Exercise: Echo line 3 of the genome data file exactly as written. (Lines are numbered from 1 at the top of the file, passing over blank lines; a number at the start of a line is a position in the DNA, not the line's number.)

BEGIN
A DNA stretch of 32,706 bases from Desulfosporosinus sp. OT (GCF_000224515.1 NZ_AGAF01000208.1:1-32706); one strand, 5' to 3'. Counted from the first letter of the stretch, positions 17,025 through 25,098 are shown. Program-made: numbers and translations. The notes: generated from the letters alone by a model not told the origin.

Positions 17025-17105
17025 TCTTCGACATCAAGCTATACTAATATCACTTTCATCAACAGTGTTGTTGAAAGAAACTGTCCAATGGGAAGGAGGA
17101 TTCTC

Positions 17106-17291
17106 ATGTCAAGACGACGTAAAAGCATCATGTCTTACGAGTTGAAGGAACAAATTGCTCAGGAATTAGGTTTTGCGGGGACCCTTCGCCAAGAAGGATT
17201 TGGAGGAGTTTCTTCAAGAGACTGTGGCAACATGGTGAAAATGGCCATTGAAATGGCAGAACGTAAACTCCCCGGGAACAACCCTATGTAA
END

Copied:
17025 TCTTCGACATCAAGCTATACTAATATCACTTTCATCAACAGTGTTGTTGAAAGAAACTGTCCAATGGGAAGGAGGA